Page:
Calendar An icon of a desk calendar. Cancel An icon of a circle with a diagonal line across. Caret An icon of a block arrow pointing to the right. Email An icon of a paper envelope. Facebook An icon of the Facebook "f" mark. Google An icon of the Google "G" mark. Linked In An icon of the Linked In "in" mark. Logout An icon representing logout. Profile An icon that resembles human head and shoulders. Telephone An icon of a traditional telephone receiver. Tick An icon of a tick mark. Is Public An icon of a human eye and eyelashes. Is Not Public An icon of a human eye and eyelashes with a diagonal line through it. Pause Icon A two-lined pause icon for stopping interactions. Quote Mark A opening quote mark. Quote Mark A closing quote mark. Arrow An icon of an arrow. Folder An icon of a paper folder. Breaking An icon of an exclamation mark on a circular background. Camera An icon of a digital camera. Caret An icon of a caret arrow. Clock An icon of a clock face. Close An icon of the an X shape. Close Icon An icon used to represent where to interact to collapse or dismiss a component Comment An icon of a speech bubble. Comments An icon of a speech bubble, denoting user comments. Ellipsis An icon of 3 horizontal dots. Envelope An icon of a paper envelope. Facebook An icon of a facebook f logo. Camera An icon of a digital camera. Home An icon of a house. Instagram An icon of the Instagram logo. LinkedIn An icon of the LinkedIn logo. Magnifying Glass An icon of a magnifying glass. Search Icon A magnifying glass icon that is used to represent the function of searching. Menu An icon of 3 horizontal lines. Hamburger Menu Icon An icon used to represent a collapsed menu. Next An icon of an arrow pointing to the right. Notice An explanation mark centred inside a circle. Previous An icon of an arrow pointing to the left. Rating An icon of a star. Tag An icon of a tag. Twitter An icon of the Twitter logo. Video Camera An icon of a video camera shape. Speech Bubble Icon A icon displaying a speech bubble WhatsApp An icon of the WhatsApp logo. Information An icon of an information logo. Plus A mathematical 'plus' symbol. Duration An icon indicating Time. Success Tick An icon of a green tick. Success Tick Timeout An icon of a greyed out success tick. Loading Spinner An icon of a loading spinner.

Salmon campaigner wants latest data on seal killings

Seal
Seal

An arch critic of salmon farming is demanding the Scottish Government publishes its latest data on many seals have been killed by the industry.

Don Staniford, director of the Global Alliance Against Industrial Aquaculture, said yesterday it was “shameful” that Holyrood was “again protecting the predominantly Norwegian-owned salmon farming industry from public scrutiny, rather than protecting Scotland’s seals”.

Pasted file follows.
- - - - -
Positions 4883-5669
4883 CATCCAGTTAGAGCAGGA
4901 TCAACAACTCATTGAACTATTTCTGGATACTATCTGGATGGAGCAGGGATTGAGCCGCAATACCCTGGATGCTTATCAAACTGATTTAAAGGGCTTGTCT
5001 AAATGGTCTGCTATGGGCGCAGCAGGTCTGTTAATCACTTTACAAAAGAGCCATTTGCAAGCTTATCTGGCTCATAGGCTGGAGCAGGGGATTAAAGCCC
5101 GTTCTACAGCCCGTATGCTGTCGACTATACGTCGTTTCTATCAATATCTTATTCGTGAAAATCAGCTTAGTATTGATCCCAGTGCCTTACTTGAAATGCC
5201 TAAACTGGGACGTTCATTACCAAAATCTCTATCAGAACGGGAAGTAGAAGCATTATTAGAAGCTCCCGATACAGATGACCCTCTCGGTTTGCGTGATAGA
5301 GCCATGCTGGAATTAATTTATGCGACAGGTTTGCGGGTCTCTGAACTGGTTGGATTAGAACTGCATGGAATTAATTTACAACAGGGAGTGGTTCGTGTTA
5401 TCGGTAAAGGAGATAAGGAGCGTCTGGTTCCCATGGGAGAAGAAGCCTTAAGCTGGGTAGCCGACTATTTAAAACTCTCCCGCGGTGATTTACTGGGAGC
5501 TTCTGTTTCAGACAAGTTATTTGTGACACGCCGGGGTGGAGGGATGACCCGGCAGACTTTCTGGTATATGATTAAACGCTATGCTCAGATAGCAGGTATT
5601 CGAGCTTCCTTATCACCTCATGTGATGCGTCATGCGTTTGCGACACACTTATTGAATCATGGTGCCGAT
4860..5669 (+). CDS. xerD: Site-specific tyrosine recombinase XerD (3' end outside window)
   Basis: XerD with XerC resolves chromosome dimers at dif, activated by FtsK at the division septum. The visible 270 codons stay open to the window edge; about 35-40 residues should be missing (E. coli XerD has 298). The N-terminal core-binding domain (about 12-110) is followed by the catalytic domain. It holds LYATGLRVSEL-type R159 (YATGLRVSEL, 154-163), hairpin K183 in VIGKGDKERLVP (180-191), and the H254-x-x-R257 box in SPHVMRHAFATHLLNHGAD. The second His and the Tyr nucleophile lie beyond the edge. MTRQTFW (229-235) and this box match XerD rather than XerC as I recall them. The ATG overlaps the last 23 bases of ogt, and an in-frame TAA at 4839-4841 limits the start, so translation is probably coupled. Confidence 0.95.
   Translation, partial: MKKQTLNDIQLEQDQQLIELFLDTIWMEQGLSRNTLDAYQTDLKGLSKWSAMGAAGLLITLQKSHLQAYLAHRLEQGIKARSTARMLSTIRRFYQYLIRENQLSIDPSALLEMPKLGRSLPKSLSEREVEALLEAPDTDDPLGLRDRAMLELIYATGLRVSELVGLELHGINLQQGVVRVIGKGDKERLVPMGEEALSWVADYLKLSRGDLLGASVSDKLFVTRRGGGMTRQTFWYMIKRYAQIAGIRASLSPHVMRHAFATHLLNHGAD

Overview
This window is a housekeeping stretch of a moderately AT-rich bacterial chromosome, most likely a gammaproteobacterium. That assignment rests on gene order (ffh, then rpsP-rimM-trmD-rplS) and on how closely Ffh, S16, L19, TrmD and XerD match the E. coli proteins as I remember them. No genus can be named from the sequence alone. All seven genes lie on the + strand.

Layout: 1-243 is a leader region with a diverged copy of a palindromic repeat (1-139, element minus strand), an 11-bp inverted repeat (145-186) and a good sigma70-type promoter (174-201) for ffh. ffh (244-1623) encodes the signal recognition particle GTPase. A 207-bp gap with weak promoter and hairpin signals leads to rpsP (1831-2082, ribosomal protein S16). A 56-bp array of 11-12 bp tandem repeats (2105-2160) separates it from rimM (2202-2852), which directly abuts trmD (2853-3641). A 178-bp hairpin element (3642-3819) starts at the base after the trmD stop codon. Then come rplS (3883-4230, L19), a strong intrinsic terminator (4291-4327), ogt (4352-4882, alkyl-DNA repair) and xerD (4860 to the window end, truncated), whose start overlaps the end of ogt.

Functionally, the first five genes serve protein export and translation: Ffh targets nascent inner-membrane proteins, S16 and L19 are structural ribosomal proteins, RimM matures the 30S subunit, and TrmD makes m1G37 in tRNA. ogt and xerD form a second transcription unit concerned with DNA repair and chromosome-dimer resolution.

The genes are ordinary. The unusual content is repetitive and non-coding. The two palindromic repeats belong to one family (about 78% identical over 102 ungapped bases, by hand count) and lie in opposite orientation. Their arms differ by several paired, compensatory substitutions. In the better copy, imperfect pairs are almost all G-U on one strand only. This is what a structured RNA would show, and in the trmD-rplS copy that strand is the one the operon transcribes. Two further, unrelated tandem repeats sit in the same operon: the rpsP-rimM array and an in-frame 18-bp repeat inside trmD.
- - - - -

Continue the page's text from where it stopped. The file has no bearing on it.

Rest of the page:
He added: “Surely the public has a right to know which sites are killing seals and make an informed decision about the salmon they are buying.

“The Scottish information commissioner should force the government to name and shame those salmon farmers with blood on their hands.

“In the meantime, consumers wanting to avoid seal-unfriendly products should play it safe by boycotting all Scottish farmed salmon.”

Last year, a breakdown of the number of seals shot by individual fish farms was eventually released after a freedom of information request made by Mr Staniford.

The information commissioner ordered the request be granted despite claims from the chief executive of the Scottish Salmon Producers Organisation that it could affect the market success of its products or endanger fish-farm staff.

Explaining the government’s refusal to give any figures this year, a spokesman said: “Disclosure would be likely to substantially prejudice public safety by leading to harassment and threats to company staff and their families.

“There is also a significant risk of accidental injury to campaigners if they seek to get between licensed seal shooters and seals.

“We have reached this conclusion because of recent evidence about harassment, intimidation and threats made to company staff and their family members by specific campaigners, and evidence that licence information previously released has been used to identify licensees and locations engaged in shooting seals and to target them.

“Mr Staniford is of course entitled to request a review of this decision, which he has done, and we are taking this forward.”

Common and grey seals are protected species and the Scottish population of the common variety is considered globally important to the sustainability of the species.

Already a subscriber? Sign in

[[title]]

[[text]]